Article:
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Why ‘Jonah Hex’ Is The Greatest Western Of All Time

December 1, 2016
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In 1979, John Wayne quietly passed away in Los Angeles at the respectable age of 72, leaving behind a whopping legacy of 83 Western films and generations of kids who dreamed of becoming rugged gunslingers. Subsequently, scores of American essayists would tie Wayne’s death with the death of the Western film genre, which is a tad insulting considering that one was a living, breathing figure while the other was a specific form of entertainment designed to capitalize on public interest.

The biggest problem with this John Wayne analogy, however, is that the Western genre never croaked the same way its biggest star did.

Instead, it dribbled out slowly, like a geriatric stream of urine that leaked with sporadic and lackluster cinematic attempts all the way until 2010. What happened in 2010, you ask? Jonah Hex, my friend—Jonah Hex and the fateful night I witnessed it displayed live on the silver screen like Stravinsky’s Rite of Spring incarnate.

See, Jonah Hex was never just a movie within the context of the Western film canon in the sense that, within that same context, John Wayne was never just a man. John Wayne was THE man, and thus Jonah Hex is THE movie.

Let me explain.

Jonah Hex is a DC Comics anti-hero with a long publication history that served as the loose basis of this box office bomb starring Josh Brolin as the titular gunslinger. 2010’s Jonah Hex is a movie in which everything blows up twice, bad guys get brought back to life just so they can be killed again, and Eli Whitney invented nuclear dragon balls. If that sounds awesome, well, you’re right.

The movie kicks off with a Brolin voiceover explaining Hex’s origins: Hex served as a Confederate soldier but betrayed the orders of his commanding officer, Quentin Turnbull, played by John Malkovich (I know). In retaliation, Turnbull burns Hex’s wife and son alive, melts his face with a hot brand, and leaves him to die (I know). Only, Hex gets revived by a group of Native Americans and comes back with the ability to speak to the dead. I know.

What follows for the next 80 minutes can only be described as something two 15-year-olds in an introductory improv class could come up with using their pubescent frontal lobes: “What if in the opening scene, Jonah Hex kills an entire town with two giant Gatling guns mounted to the side of his horse?” one offers. “YES, AND…what if the whole town simply explodes as he rides away?”

“What if in one scene, he uses two crossbows instead of guns?”
“YES! AND…what if those crossbows shot sticks of dynamite?”

Et cetera.

See, Turnbull (who is still being played by John Malkovich, by the way) plans to blow up the entire country, and President Ulysses S. Grant decides that Jonah Hex is the only man who can stop him. Why? The fuck if I know.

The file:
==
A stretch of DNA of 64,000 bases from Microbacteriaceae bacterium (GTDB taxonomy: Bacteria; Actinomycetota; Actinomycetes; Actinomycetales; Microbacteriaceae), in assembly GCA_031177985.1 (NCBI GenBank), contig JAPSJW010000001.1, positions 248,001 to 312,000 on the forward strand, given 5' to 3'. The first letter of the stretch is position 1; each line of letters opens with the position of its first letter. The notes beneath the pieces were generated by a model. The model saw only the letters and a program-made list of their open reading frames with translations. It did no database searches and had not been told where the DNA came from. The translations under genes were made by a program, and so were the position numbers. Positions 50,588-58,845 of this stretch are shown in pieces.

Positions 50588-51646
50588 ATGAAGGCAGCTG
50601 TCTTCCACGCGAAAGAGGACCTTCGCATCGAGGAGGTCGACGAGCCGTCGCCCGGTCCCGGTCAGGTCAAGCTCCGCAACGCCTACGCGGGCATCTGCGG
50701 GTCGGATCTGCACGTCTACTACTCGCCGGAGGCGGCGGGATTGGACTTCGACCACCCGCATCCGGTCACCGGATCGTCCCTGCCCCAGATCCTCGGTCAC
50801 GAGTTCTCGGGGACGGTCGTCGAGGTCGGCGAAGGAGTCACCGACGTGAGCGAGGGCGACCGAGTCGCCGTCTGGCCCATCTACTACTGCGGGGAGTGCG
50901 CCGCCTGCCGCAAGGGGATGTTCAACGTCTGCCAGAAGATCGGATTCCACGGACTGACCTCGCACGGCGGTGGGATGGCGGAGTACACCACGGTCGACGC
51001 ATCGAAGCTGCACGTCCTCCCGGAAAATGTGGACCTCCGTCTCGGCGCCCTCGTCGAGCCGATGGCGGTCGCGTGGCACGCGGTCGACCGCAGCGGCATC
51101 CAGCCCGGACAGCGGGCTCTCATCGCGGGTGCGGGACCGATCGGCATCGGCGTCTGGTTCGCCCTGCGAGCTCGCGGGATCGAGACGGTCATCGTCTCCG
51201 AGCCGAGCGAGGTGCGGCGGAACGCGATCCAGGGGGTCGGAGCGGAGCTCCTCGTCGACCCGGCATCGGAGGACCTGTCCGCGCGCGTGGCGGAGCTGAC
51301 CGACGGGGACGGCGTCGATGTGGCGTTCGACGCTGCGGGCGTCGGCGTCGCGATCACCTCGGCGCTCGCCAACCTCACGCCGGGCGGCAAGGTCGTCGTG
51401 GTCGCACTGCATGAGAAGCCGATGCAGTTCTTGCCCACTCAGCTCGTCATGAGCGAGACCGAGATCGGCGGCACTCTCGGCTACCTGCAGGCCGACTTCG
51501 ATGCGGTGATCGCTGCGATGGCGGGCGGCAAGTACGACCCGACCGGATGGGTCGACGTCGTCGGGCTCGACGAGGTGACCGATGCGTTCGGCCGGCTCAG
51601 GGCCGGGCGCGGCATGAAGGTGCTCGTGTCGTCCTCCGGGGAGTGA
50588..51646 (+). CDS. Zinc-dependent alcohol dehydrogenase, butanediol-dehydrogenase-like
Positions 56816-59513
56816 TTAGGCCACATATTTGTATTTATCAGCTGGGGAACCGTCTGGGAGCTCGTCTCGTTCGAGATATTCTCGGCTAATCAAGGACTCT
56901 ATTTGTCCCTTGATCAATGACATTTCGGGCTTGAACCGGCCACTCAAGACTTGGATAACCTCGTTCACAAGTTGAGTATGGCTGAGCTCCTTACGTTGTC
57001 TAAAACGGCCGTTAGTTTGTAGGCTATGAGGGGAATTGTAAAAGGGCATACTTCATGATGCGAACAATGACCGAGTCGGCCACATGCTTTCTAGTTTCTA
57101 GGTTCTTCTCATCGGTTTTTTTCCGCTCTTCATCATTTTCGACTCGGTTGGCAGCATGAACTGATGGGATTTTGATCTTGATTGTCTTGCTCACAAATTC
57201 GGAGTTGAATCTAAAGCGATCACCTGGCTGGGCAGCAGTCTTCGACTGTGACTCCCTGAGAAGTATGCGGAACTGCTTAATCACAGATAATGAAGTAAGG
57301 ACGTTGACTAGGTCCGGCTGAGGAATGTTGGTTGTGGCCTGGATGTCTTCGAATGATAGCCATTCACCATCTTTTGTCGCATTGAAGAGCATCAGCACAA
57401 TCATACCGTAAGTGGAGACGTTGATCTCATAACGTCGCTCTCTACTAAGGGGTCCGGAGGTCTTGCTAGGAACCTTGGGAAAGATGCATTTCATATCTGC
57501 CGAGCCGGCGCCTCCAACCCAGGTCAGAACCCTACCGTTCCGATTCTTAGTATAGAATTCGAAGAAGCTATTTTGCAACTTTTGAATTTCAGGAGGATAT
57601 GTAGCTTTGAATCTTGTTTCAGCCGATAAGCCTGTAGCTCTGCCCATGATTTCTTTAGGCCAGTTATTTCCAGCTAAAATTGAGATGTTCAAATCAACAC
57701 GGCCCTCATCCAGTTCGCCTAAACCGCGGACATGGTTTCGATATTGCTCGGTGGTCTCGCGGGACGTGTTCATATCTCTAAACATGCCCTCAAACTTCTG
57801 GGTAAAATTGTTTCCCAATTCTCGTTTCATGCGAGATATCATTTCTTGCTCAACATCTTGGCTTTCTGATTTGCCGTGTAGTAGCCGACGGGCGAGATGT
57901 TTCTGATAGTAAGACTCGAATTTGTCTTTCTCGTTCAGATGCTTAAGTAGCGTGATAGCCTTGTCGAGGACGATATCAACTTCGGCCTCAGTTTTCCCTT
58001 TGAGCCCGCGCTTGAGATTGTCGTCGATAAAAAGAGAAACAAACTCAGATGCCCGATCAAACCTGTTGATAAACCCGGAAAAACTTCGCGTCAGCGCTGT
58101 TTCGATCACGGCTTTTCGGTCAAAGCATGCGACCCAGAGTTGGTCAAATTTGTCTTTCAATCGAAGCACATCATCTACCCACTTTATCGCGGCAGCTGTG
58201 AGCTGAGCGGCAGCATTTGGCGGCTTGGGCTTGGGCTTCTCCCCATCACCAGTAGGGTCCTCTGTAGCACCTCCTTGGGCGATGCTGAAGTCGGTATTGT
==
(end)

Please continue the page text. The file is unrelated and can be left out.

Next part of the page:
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As we soon find out, Turnbull plans to accomplish this feat with the help of a massive super-weapon designed by Eli Whitney, who apparently got bored of the cotton gin and moved on to mass destruction without much convincing. The weapon in question is a super-sized cannon that shoots out what can only be described as flaming dragon balls that explode with the fury of a thousand suns. It’s just like in The Good, The Bad and The Ugly.

Meanwhile, Turnbull is joined in his evil quest to scorch the earth by Michael Fassbender, who plays his jaunty Irish assistant, while Hex teams up with Megan Fox, who plays a hooker with a heart of sleep meds.

On his journey to track down Turnbull, Hex gets hooked up with aforementioned dynamite crossbows, among other goodies, by Lance Reddick, who you might recognize as Cedric Daniels from The Wire or just by his Lovecraftian bug eyes. Later, he swings by an underground fight club featuring an acid-spitting reptile man who can do parkour. Yeah, really.

Jonah Hex is the memorial the Western genre deserved AND finally got—a massive obelisk tombstone that pierces like a phallus high into a clear, blue sky. It is the fiery Viking funeral we didn’t know we needed for a genre we mostly didn’t think we wanted anymore. It would be like if the U.S. decided to honor the Columbia space shuttle disaster by blowing up twenty MORE space shuttles, just to show we could. It is glorious, and it is THE death of the Western genre at long last. It is therefore the greatest Western film, not in the sense of “great” as in “excellent” or even “passable” but in a more ancient, Biblical sense of “great” as in horrifying and awe-inspiring all at once, something godly that you want to look away from but can’t even though you know that witnessing its divine beauty could make your eyes melt or insides combust.

Maybe the Western died because John Wayne did, too. Maybe our collective cultural consciousness grew tired of seeing the same recycled plots for over half a century. Or maybe it’s because Jonah Hex put a sweet, sweet cap in its ass. I sleep better believing the latter.

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